Have you been suffering the Mercury blues ever since that brand’s demise? Today’s Nice Price or Crack Pipe XR2 might be the cure for what ails you, but first we’ll have to see if its price has you wanting to go shopping on the aisle of Capri.
You know what bugs me? VW Type 1s, that’s what. They really Bug me.
See what I did there? What you all did on Friday was to give our 1970 VW Baja Bug contender a rousing 91% Nice Price win. With that also went a lot of boasting, much of it along the lines of “If it weren’t for this damn’d ankle bracelet keeping me in the house, I’d be there right now, throwing money at that seller!”
Baja Bugs are all kinds of fun. They’re fun to look at, they’re fun to imagine bursting through the cacti in the Baja 500, and they’re fun to work on as the engine’s kind of prolapsed out the back there making those quarterly valve adjustments easy as a peasy.
The thing though that’s probably not all that much fun in an old Baja Bug is driving in present-day rush hour conditions, in summer, in a place like Phoenix Arizona, which come July will likely be hotter at 9 pm than hell’s hibachi.
Today’s 1991 Mercury Capri XR2 however, should do just fine. The ad notes that everything works, including the A/C and heater. It also will pull a three-way when it comes to the top situation: hard, soft and none.
Now, you might not even remember this application of Mercury’s venerable Capri name, and I’m sure many of you in Europe right now are going “what that fu…” while a few Australians are saying “oi, mate, that’s a Ford Capri by crikey!”
The fact is this model was produced by Ford of Australia (Aussie! Aussie! Aussie!, Oi! Oi! Oi!) from ’91 through ’94, out of parts sourced from the Mazda 323’s closet. Very loosely, it was the production version of the lithe and lovely Ghia-designed and Fiesta-based Ford Barchetta, only made bigger-er and redesigned by Giorgetto Giugaro’s ItalDesign to accommodate the higher firewall of the 323.
This being the top-o-the-line XR2 model, the engine is a 132-bhp 1.6-litre. That’s a DOHC four that’s similar to the mill used in Mazda’s MX-5 Miata only here it sports a turbocharger and sits sidesaddle. Yes, the Capri is FWD, which means that while it may have a similar engine—and one with more ponies than a Miata—it sure as hell isn’t going to handle like one.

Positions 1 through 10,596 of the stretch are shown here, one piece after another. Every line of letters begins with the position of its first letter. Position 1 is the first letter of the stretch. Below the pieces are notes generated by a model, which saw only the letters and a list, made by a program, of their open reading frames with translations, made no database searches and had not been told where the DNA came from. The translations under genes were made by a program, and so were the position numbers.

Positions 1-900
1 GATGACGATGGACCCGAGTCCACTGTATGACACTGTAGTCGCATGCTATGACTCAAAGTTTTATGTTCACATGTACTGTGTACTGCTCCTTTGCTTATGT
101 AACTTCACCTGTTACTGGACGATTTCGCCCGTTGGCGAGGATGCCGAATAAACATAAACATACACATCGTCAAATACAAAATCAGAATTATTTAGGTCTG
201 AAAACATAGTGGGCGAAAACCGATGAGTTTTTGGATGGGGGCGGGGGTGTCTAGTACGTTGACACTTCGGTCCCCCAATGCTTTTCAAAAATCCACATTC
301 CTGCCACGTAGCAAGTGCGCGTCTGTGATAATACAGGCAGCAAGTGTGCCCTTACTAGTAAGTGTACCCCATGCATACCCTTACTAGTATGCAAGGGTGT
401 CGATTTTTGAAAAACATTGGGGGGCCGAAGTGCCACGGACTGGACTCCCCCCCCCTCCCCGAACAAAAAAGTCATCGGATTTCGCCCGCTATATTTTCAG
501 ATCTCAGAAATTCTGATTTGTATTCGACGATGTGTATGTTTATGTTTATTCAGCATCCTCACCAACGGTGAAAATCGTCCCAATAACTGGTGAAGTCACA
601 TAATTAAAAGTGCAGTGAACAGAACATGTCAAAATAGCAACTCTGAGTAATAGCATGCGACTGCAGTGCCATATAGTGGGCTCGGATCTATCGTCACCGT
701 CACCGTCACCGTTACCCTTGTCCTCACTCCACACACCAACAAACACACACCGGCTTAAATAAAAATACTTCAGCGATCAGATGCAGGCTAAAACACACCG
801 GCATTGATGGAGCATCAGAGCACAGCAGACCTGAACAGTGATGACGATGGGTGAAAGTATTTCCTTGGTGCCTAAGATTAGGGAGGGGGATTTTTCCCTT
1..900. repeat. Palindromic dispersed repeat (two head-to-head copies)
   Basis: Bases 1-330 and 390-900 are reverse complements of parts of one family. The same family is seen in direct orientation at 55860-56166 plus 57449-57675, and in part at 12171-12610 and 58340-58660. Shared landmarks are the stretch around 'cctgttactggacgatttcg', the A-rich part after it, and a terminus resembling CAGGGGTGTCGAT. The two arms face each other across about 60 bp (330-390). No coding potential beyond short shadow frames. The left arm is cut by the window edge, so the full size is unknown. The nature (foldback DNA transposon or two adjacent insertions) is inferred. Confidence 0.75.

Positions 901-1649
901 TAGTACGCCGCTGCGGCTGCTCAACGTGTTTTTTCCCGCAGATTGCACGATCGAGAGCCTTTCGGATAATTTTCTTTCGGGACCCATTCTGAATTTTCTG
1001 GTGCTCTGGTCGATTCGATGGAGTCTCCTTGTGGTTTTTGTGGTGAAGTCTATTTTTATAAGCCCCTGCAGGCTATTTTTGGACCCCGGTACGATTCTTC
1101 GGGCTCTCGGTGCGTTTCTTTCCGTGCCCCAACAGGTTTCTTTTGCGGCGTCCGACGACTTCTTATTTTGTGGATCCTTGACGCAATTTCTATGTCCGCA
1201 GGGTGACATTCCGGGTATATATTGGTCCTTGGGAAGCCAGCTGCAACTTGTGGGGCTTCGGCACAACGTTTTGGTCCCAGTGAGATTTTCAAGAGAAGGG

The thing of it is, it doesn’t need to. Not ever car needs to live up to the MX-5’s standards. The world needs its Steve Buscemis as well as its Brad Pitts.
Here you get a five-speed stick so this’ll at least be somewhat engaging to drive, and there’s a small back seat in case you have dogs or gym bags to tote around.
This one even comes with a hard top just like a Mercedes SL and while it may not be the prettiest girl at the party, nor the one with the best dance moves, at least it’s all tidy and seemingly clean and would probably get you home without any drama.
There’s 122K on the clock, and the front of the motor was done at 100K. The ad says that the axles and shocks were done at the same time. As far as war wounds go there’s an annoying dent on the nose, a broken fog lamp, and what looks like some scratching on the sides. Otherwise, this looks to be probably the best one of these you are these days likely to find.
The interior too presents itself well in the ad, and the car comes with two sets of wheels and tires: the factory jobs, and some chromed monstrosities that probably don’t do the car any favors.
Okay, do me a favor and give us a vote and a comment below as to your opinion on this Capri’s desirably at its $3,000 price tag. Does that seem like a deal to relive the marque that was Mercury? Or, was the Aussie Capri just too lame to warrant such a price, no matter what the condition?
H/T to Stadt for the hookup!
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